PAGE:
After extensive renovations, the team returned to their historic home, now referred to as NYCB Live, last season. Every game at the Coliseum, including the playoffs, were sell outs. Meanwhile, in Brooklyn, seats remained empty. With the NHL still unhappy with the Coliseum’s seating capacity – it ranks the smallest in the NHL – the team is going forward with plans to build a new arena in Belmont Park. While specific plans haven’t been announced, it’s hard to imagine the new arena would not follow in the footprint of the successful Prudential Center and Nationwide Arena. So the Nassau Coliseum debacle proves Lacques’ point right? If you build it, they will come? As long as it’s a brand new arena that looks pretty?

Nassau Coliseum
Hockey fans make their way toward the entrances of the renovated Nassau Veterans Memorial Coliseum in Uniondale, N.Y. (AP Photo/Kathy Willens, File)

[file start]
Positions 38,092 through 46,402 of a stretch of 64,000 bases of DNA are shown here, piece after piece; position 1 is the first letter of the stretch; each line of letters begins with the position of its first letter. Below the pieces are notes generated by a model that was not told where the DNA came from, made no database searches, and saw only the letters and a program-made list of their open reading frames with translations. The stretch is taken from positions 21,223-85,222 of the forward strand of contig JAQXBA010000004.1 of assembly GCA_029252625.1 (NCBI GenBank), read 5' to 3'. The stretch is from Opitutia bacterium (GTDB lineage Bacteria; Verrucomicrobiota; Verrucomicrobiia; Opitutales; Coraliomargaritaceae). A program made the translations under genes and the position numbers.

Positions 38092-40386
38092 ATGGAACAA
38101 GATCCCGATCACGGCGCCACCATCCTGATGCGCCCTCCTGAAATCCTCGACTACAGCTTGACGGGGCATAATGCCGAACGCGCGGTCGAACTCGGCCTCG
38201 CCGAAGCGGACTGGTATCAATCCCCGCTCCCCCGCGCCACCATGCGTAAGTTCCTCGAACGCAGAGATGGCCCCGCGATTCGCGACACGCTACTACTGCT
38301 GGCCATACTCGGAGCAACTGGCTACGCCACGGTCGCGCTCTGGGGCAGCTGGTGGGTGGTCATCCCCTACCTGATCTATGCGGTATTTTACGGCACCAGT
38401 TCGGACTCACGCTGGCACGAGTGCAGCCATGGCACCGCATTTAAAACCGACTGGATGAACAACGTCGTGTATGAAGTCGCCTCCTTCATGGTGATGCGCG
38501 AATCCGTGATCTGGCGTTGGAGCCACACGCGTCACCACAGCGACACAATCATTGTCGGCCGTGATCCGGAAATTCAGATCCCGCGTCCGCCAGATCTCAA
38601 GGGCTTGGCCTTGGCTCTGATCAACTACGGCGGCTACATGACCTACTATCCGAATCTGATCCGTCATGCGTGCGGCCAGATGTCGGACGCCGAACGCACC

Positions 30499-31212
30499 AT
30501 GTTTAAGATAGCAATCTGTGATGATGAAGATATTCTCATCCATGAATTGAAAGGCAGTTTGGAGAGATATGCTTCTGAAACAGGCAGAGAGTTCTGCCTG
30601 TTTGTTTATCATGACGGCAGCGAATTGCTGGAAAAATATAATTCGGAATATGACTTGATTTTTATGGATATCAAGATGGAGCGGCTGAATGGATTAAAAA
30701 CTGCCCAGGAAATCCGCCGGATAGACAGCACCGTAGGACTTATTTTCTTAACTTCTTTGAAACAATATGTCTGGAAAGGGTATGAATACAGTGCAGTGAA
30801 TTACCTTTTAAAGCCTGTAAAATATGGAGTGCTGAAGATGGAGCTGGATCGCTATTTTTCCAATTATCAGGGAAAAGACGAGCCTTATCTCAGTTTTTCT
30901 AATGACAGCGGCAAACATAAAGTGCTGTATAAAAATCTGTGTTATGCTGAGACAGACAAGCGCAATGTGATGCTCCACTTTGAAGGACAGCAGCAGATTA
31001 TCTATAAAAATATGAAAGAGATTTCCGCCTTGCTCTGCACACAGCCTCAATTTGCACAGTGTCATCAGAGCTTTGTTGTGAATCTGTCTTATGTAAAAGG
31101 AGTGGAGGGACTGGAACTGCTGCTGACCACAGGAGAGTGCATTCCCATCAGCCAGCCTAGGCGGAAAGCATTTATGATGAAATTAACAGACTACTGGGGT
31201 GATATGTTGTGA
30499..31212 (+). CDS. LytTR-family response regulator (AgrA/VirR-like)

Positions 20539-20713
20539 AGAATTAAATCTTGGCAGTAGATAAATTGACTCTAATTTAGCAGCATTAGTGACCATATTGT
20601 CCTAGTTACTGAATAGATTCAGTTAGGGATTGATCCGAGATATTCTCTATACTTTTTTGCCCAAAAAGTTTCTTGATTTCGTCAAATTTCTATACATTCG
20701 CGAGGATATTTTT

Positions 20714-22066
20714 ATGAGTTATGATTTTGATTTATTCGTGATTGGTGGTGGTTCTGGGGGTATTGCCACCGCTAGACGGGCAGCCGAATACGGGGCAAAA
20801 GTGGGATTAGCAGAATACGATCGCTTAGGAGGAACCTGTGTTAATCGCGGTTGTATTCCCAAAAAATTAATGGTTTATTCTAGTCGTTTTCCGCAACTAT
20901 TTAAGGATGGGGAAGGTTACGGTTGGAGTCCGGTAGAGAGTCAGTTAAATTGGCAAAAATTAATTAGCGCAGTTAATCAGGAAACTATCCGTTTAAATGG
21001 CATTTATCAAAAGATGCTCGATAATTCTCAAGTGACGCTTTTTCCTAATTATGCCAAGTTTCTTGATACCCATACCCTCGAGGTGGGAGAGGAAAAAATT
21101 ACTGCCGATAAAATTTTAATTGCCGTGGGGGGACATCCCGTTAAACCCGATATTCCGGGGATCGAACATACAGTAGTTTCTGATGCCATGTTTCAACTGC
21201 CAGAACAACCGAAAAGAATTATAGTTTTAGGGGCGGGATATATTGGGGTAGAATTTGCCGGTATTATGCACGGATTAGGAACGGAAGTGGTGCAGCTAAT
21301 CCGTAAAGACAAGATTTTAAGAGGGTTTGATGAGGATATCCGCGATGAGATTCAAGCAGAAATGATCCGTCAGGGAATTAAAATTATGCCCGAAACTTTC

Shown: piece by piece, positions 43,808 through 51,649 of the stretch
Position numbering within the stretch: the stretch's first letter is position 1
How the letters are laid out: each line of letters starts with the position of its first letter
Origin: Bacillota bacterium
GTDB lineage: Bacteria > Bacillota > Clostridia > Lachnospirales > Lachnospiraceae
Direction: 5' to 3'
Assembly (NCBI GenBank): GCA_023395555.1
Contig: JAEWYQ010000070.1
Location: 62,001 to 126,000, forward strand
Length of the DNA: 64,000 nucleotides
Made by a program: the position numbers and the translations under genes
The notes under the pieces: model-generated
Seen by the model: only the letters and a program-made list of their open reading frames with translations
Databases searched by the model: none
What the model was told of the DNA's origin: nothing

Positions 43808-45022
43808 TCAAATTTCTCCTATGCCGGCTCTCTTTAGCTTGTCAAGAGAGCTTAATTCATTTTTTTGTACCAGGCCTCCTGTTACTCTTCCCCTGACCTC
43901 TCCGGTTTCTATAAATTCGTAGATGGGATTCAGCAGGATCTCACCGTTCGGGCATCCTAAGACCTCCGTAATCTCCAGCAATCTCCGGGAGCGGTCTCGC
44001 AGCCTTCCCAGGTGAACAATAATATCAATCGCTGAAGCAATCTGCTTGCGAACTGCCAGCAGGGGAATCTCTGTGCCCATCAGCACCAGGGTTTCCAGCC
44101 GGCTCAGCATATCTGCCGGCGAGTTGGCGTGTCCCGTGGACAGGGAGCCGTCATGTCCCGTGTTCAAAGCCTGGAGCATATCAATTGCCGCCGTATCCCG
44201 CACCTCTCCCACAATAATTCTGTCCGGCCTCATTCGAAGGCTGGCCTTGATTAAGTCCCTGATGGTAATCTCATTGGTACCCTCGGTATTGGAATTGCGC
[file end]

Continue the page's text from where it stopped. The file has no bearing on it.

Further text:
Hockey Fans Are Different

Hockey fans, which Christina Settimi called “The Tribe” in her 2015 Forbes article “The NHL’s Least Engaged Fans,” are a breed all their own. Settimi found that 80% of an NHL’s team’s revenue comes from local sources. Very simple explanation, the sport doesn’t rely on the national exposure that MLB relies on and the casual fans they bring.

It’s not hard to see, even while most of us consider ourselves “hockey fans,” there’s usually one team we devote most of our attention, and especially money towards. While MLB may need shiny new stadiums to distract a disengaged, casual fanbase, us hockey fans are more involved in the game itself. The main draw is what’s happening on the ice, not the location of the game itself. Even the Islanders’ own attendance problems the past few years can be mostly attributed to the move to Brooklyn, and away from their traditional fan base.

Hockey fans also rank as the highest earners among professional sports fans, which opens up a wave of possibilities for the NHL. Unlike baseball, the NHL doesn’t feel the need to drastically cut ticket prices to increase attendance. On the flip side, if a team opens a newer stadium with higher ticket prices, the average fan wouldn’t be as affected.